Cars That Depreciate the Fastest

Since gap coverage is closely related to depreciation, cars that depreciate quickly can benefit from gap insurance. iSeeCars.com analyzed 8.2 million cars and found that the cars with the worst depreciation may retain only 35% to 43% of their value just after five years. For example, a car that cost $35,000 may only be worth $12,250 after the five-year mark.

The cars below depreciate 1.4 to 1.6 times more than the average vehicle.

Make and Model

Average 5-Year Depreciation

Avg. $ Difference from Manufacturer's Suggested Retail Price

Nissan LEAF

65.1%

$23,666

BMW i3

63.1%

$32,663

BMW 7 Series

61.5%

$63,271

Maserati Ghibli

61.3%

$51,659

BMW X5

60.3%

$41,950

Jaguar XF

59.5%

$38,523

BMW 5 Series

59.1%

$36,210

Audi A6

58.2%

$35,393

Lincoln Navigator L

57.7%

$44,849

Volvo S60

57.3%

$24,956

Source: iSeeCars.com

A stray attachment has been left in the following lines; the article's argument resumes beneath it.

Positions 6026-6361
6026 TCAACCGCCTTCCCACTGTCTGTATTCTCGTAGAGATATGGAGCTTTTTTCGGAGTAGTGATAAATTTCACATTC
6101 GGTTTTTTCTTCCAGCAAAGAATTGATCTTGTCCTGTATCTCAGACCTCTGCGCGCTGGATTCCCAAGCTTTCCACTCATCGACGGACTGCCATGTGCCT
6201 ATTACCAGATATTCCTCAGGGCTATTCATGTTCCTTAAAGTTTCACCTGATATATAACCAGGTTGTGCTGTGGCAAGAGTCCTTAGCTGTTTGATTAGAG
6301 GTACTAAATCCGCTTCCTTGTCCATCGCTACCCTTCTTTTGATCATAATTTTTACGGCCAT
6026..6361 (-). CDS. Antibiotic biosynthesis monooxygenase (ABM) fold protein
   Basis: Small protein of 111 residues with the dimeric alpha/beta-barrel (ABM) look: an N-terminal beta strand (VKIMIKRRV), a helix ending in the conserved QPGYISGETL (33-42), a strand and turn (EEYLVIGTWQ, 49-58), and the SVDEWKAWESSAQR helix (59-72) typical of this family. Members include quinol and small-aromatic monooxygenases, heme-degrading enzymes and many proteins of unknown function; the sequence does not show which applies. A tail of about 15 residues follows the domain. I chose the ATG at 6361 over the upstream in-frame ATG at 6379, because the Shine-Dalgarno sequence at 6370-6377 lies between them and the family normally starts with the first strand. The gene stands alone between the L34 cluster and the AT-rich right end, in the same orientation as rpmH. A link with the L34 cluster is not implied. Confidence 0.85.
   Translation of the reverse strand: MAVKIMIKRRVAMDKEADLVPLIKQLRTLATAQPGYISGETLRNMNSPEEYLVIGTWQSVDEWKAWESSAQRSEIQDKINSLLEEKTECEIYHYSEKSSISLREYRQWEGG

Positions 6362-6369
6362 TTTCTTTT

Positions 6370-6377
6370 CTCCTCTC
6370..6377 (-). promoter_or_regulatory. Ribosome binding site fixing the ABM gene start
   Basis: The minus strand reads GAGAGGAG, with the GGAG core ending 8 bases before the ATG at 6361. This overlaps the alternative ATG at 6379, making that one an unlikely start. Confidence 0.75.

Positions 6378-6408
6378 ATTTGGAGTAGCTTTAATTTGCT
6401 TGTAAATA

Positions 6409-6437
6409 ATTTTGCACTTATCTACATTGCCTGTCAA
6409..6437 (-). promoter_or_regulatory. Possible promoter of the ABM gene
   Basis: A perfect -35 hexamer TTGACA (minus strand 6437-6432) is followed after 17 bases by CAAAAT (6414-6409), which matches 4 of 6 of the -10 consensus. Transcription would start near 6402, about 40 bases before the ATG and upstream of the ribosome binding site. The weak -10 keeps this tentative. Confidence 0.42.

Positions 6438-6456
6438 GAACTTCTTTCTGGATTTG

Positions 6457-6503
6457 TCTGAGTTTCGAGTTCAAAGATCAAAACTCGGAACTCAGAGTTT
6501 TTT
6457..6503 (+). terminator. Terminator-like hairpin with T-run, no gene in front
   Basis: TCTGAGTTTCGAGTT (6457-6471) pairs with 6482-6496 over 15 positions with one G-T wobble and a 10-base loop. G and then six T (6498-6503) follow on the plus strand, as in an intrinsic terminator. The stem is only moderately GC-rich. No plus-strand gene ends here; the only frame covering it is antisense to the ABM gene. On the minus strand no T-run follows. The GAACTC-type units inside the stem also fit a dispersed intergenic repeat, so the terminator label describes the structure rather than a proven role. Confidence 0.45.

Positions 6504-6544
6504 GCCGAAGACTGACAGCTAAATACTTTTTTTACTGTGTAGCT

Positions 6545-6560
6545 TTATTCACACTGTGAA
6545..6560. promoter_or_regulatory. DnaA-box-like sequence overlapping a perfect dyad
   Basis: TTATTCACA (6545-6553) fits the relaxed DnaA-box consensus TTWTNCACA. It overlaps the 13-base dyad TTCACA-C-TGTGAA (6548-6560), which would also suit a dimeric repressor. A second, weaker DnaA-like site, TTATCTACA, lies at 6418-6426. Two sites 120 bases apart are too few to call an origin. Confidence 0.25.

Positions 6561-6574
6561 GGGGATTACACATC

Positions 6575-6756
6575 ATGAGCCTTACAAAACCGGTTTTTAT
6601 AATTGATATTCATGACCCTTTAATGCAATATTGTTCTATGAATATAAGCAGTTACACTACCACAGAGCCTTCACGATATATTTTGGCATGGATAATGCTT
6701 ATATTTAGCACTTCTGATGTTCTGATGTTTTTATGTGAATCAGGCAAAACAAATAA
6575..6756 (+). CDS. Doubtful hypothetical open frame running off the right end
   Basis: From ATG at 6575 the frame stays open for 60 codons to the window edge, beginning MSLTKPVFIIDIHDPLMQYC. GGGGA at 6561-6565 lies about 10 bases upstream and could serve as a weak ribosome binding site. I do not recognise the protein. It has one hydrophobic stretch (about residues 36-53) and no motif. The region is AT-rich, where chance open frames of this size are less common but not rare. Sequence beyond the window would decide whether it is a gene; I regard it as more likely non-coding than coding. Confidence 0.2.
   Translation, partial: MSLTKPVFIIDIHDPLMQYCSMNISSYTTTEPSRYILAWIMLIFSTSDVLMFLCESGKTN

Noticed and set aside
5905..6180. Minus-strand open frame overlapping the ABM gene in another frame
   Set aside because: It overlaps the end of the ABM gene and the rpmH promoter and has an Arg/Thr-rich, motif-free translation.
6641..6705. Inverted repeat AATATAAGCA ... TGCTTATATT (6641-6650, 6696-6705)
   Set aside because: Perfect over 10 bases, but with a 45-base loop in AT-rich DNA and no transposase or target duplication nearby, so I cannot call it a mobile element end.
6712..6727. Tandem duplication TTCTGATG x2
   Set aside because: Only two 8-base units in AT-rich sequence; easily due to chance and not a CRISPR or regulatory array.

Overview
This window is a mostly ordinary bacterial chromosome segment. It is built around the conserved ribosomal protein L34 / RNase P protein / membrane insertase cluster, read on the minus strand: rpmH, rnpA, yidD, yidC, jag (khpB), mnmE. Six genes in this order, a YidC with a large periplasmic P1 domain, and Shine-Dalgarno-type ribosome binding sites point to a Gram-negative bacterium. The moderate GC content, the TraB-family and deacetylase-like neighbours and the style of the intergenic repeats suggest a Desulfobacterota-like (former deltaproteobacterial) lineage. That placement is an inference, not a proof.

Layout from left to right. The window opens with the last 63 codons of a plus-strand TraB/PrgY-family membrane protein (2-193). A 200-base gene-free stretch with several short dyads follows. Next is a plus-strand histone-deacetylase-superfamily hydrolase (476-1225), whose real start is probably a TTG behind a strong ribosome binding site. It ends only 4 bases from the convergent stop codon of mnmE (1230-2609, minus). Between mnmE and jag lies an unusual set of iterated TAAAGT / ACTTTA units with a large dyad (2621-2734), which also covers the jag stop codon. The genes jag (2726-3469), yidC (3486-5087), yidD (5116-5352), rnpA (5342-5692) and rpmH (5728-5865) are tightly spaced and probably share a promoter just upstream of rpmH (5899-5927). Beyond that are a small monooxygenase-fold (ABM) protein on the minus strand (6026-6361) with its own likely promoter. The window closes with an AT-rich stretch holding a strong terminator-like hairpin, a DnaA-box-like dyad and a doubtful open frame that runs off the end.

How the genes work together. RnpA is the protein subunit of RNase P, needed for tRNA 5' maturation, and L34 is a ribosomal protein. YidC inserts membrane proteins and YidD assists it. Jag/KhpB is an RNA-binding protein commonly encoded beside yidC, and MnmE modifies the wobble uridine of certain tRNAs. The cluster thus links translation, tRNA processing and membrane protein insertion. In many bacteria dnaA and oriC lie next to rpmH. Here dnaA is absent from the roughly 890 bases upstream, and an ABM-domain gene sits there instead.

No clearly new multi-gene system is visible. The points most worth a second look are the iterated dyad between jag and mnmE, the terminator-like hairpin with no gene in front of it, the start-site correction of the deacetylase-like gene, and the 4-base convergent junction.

When It’s Time To Drop Gap Coverage

You should drop gap coverage once your auto loan balance is less than what your vehicle is worth. Once you reach this point, there is no financial loss related to depreciation that gap coverage will protect you from.

For example, if your vehicle is valued at $20,000 and you owe $19,000 on the car loan, then you would want to cancel gap insurance. Sites, like Edmunds and Kelley Blue Book, are good resources for researching your vehicle’s fair market values.

Ask your insurance company or lender about dropping gap coverage and getting a refund for canceling the coverage early — you may be entitled to a refund for the unused premiums.

How Much Does Gap Insurance Cost?